3) There are 10 black professors at Williams. Hmmm. Who? I come up with:

Layla Ali ’91 (Studio Art)
Ernest Brown (Music)
Gretchen Long (History)
David Smith (English)
Joy James (Political Science)
Kenda Mutongi (History)
Kaye Husbands Fealing (Economics)
Alex Willingham (Political Science)
Ngonidzashe Munemo (Political Science)

But nine is not ten. (And I am not even sure that all these faculty are African American.) Who are we missing? (Does the College count athletic faculty in this number? It had better not!) Please help us readers. The great fun in the College’s constant search for diversity is always in the details of how the process works, or fails to.

More on this interesting article later.

And, just for fun, here is a trivia question to try out with Professor Wendy Raymond who is now spending less time teaching and more time quota enforcing. When was the last time that a African-American professor was tenured/tenure-track in a Division III department at Williams?

Great background reading on faculty diversity at Williams from KC Johnson here.

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Ephs on Watson

The Record had an excellent article two years ago on the reaction of faculty members to remarks on female intelligence by then-Harvard President Larry Summers. More on the substance of that debate another day. Normally, the Record should focus on news from Williams, but by surveying faculty members on their views about a controversial issue of the day, especially faculty members with some relevant expertise, the Record was doing exactly what a good college newspaper should do. Kudos!

Nobel Prize-winner James Watson‘s recent remarks on race and intelligence provide an occasion for another such article. The Record should seek reaction from faculty members in just the manner that Matthew Simonson did two years ago. Which faculty members should be interviewed? EphBlog readers should make suggestions in the comments.

Required background reading here.

UPDATE: Pace Rory’s comment below, the reason that the above link is “required reading” for a Record reporter working on this story is because most Williams professors will disparage Watson’s viewpoint. So, the reporter needs the best defense of that viewpoint in advance. That link is the best that I have seen, Readers are welcome to propose better links, either pro- or anti-Watson. The more diverse our links, the better.

My two favorite recent such links are here and here. Highly recommended. Naive readers might consider these (implicit) refutations of Watson and people like him, but I am not so sure.

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Counting Noses: The Details

The process of racial classification at Williams is endlessly fascinating (see here, here and here). In a previous thread, I was struck by this comment from fellow EphBlog author Reed Wiedower ’00.

As I pointed out during Winter Study, I’m still curious as to why the college keeps lying about the racial question.

Many people my year refused to answer the question, especially those of mixed heritage. Many so called “whites” were equally dismissive of it.

I think that removing oneself from racial aggregate data is statistically a good move. Why? Because it forces the administration to take a look behind the numbers at what is going on.

I should have challenged Reed at the time on his use of word “lying.” First, there is the issue of the anthropomorphizing the “college” — a sin of which I am regularly guilty. The college doesn’t lie (or talk or tell the truth). Individuals at the College do. Second, the honest and hard-working Ephs at the College who are actually responsible for these statistics are doing the best that they can given the constraints that they face.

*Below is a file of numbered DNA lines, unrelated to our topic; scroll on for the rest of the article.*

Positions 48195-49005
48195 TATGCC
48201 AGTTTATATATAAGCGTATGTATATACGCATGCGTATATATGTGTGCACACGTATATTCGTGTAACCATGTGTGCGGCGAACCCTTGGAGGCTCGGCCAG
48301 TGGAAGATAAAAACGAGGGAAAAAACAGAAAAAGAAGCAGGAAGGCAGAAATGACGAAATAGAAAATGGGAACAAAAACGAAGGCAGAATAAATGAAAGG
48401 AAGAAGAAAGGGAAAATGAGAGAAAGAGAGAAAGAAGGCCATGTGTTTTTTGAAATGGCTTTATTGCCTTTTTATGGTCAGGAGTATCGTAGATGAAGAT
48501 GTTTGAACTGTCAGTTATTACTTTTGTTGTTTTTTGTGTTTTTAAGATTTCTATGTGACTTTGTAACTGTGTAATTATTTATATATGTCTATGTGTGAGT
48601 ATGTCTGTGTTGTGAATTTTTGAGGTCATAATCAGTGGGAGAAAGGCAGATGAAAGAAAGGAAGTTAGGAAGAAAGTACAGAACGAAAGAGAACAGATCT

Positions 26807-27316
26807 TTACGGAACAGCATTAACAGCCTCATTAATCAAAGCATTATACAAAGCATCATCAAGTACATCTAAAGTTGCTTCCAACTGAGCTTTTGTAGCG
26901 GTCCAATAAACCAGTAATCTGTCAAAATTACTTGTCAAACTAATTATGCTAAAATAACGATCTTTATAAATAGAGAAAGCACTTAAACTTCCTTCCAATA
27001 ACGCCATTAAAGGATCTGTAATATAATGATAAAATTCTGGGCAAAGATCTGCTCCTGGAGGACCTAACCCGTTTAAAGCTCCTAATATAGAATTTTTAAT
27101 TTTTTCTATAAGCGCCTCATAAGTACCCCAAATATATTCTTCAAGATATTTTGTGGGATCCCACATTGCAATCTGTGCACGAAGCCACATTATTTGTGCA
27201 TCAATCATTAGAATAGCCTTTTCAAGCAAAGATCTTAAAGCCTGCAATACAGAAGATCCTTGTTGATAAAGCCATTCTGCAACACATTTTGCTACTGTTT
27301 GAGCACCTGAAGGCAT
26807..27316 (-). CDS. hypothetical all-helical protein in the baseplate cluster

In fact, Chris Winters ’95, Director of Institutional Research (and the man whose name appears on these documents), was kind enough to explain the mechanics of what happens. Endless details below the break.

Winters writes:

Like all colleges and universities Williams is required to submit reports to the government via the IPEDS (Integrated Postsecondary Education Data System) system. Below is probably more than you ever wanted to know on the subject, pasted from the IPEDS website .

Method of collection – The manner of collecting racial/ethnic information is left to the discretion of the institution provided that the system which is established results in reasonably accurate data, which may be replicated by others when the same documented system is utilized. One acceptable method is a properly controlled system of post-enrollment self-identification by students. If a self-identification method is utilized, a verification procedure to ascertain the completeness and accuracy of student submissions should be employed.

Assignment to categories – For the purpose of this report, a student may be included in the group to which he or she appears to belong, identifies with, or is regarded in the community as belonging. However, no person may be counted in more than one racial/ethnic group. Racial/ethnic designations are requested only for United States citizens, resident aliens, and other eligible non-citizens. (See definitions below.)

Racial/ethnic descriptions – Racial/ethnic designations as used in this survey do not denote scientific definitions of anthropological origins. The categories are:

  • a. Black, non-Hispanic – A person having origins in any of the black racial groups of Africa (except those of Hispanic origin).
  • b. American Indian/Alaska Native – A person having origins in any of the original peoples of North America and who maintains cultural identification through tribal affiliation or community recognition.
  • c. Asian/Pacific Islander – A person having origins in any of the original peoples of the Far East, Southeast Asia, the Indian Subcontinent, or Pacific Islands. This includes people from China, Japan, Korea, the Philippine Islands, American Samoa, India, and Vietnam.